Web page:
reigned high at the “Kangaroo Court.” Freshmen, or “rats,” were each summoned before the court to endure his or her own form of personal humiliation. Headlines from the Meteor in fall 1936 read “Rodents Renew Pledges to be Better Animals” and “Kangaroo Persecutors Giving College Rodents Rough Time.” Charges were often entirely bogus. The honorable court found rats guilty of “impersonating a hoodlum,” “attempting to think logically” and “trying to impersonate a lamb” (Lamb being the boy’s last name). The high judge of the court wanted to be sure every rat was tried, so the court was forced to stretch the law more than a little. The real fun was in the sentencing. A retrospective written in 1955 says that rats caught sitting on the Cistern had to carry their books in a dishpan, or wear an alarm clock around their necks. For other infractions, they had to wear silly signs, prance around the Cistern, clean gutters or shine shoes. The most elaborate punishment ever printed was for Alexander Washington Marshall, guilty of copying the names of too many great men from history. The poor rat was forced to wear a cocked hat and a sign reading “I am the Father of my Country,” while carrying a baby’s bottle and riding a broomstick named Bucephalus with a Gordian knot tied to it. Your first year doesn’t seem so rough now, does it? the yard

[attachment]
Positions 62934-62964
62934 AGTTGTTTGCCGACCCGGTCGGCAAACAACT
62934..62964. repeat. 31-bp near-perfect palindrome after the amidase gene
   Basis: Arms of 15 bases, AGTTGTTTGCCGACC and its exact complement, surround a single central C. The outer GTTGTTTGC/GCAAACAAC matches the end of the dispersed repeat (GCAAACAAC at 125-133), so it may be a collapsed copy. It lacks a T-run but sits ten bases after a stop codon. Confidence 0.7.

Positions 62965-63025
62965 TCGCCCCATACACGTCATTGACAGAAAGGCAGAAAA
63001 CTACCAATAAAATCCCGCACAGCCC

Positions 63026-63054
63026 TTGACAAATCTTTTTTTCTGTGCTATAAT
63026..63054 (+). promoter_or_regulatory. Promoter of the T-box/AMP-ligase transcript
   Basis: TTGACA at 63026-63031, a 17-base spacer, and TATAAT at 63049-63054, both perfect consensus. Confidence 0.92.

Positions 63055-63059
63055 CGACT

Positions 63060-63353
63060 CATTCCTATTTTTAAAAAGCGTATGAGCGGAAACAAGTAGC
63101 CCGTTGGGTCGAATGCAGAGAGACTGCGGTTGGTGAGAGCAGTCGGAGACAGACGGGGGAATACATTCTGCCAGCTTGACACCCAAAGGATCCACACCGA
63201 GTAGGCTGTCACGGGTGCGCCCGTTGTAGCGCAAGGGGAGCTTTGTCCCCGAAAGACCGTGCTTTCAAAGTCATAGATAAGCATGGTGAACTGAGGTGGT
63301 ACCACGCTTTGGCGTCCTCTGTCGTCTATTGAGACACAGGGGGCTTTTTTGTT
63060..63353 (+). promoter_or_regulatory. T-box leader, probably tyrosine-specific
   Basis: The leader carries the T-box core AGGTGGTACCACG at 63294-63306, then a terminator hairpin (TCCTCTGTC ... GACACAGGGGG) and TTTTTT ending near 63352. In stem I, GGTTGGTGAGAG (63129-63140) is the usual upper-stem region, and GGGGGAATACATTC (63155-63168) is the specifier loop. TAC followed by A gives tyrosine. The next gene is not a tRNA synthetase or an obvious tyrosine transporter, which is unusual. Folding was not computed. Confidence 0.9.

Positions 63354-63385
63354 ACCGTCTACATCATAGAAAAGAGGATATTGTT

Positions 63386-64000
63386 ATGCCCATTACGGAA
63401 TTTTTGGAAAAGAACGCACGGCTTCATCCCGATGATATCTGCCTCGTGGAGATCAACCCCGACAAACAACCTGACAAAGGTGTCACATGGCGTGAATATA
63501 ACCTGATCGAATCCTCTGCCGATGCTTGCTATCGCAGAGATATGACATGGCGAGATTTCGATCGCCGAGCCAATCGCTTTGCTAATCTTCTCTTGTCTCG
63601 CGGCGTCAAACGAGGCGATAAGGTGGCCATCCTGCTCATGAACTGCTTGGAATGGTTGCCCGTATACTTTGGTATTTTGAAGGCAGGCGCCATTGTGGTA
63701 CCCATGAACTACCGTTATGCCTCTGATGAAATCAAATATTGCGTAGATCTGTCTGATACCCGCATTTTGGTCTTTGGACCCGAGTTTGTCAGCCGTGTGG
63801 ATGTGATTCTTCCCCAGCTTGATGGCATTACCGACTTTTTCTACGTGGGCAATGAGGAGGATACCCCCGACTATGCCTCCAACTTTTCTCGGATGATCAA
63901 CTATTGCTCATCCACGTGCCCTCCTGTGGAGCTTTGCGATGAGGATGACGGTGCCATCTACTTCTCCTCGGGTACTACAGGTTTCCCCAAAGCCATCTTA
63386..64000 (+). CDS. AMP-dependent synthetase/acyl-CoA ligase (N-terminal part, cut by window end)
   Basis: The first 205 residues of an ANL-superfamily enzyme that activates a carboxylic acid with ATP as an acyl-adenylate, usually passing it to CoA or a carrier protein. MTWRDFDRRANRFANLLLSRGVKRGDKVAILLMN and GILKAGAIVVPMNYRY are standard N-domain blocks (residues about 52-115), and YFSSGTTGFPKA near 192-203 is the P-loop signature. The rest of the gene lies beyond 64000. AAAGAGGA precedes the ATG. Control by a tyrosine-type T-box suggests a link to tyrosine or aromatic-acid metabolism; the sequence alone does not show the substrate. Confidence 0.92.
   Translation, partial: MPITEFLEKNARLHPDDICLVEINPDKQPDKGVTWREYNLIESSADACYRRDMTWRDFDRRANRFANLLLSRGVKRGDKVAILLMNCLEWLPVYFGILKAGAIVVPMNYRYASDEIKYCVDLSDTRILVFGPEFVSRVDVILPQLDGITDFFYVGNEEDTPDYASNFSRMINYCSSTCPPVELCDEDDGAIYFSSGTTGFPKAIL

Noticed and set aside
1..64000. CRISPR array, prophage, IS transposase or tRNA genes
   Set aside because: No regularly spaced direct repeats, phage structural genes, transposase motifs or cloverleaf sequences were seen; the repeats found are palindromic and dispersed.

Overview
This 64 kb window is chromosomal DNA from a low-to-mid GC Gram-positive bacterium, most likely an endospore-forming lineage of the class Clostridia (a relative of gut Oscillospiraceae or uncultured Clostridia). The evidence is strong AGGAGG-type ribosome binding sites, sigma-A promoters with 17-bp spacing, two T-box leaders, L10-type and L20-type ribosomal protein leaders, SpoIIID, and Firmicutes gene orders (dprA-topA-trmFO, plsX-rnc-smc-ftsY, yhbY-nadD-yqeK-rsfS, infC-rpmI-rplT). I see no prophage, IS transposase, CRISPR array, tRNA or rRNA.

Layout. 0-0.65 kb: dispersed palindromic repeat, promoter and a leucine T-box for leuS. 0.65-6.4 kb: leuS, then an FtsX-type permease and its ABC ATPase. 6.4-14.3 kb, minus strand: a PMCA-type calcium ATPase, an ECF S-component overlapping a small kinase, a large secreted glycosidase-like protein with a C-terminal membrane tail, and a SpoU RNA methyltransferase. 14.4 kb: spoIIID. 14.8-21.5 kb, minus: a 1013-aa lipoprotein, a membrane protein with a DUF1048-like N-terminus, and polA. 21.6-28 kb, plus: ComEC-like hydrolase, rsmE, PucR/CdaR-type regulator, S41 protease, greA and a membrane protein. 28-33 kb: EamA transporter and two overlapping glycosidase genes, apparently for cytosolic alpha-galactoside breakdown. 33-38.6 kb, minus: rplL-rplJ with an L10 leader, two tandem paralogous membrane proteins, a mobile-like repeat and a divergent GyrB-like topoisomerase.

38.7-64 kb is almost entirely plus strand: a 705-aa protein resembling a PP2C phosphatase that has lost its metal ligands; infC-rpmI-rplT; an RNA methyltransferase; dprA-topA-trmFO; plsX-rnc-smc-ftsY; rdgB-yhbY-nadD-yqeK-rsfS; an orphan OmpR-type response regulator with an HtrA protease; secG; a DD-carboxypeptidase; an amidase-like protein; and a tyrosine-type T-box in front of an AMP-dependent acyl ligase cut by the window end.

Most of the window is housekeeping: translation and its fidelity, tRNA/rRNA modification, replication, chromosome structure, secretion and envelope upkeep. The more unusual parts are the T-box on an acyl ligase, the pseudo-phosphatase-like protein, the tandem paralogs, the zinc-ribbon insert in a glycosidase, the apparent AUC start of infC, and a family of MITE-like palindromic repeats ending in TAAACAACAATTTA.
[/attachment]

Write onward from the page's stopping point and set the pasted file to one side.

Antics through the Ages The Meteor archive reveals an enduring history of students doing what students do best: screwing around. Going to college was a privilege back in the day, right? You’d think they would take it pretty seriously. They didn’t. In October 1940, the front page was graced with a riveting account of a locker room towel fight between unruly lads George “Horse” Nash and Charlie Young. The veteran towel-tusslers struck and dodged in front of a frenzied audience until both sportsmen begrudgingly agreed to a draw. “Long was clad only in his underwear, Nash had on even less,” as stated in the article. No doubt the sport lives on quietly in dorm bathrooms and locker rooms, but maybe we are due for towel battle revival. The Thursday Thirsties Organization was formed the very next year with a tradition many of us unknowingly adhere to today. According to their founding legend, the club started when one student invited his friend for a beer during the day. “Naw, I’ve got class in a little while,” his friend replied. “Aw, come on,” he implored. So they both sat down and had a beer. Soon another friend of theirs came by and they invited him to come have a drink. “Naw, I’ve got class in a little while,” he replied, but, like his friend, he was easily convinced. Another weakwilled soul joined them - and then another - and the band of beer-drinkers grew until they decided they had to make it official. Shenanigans in the 1970s got a little more risqué. The Meteor was at the front lines of the great panty raid of 1973,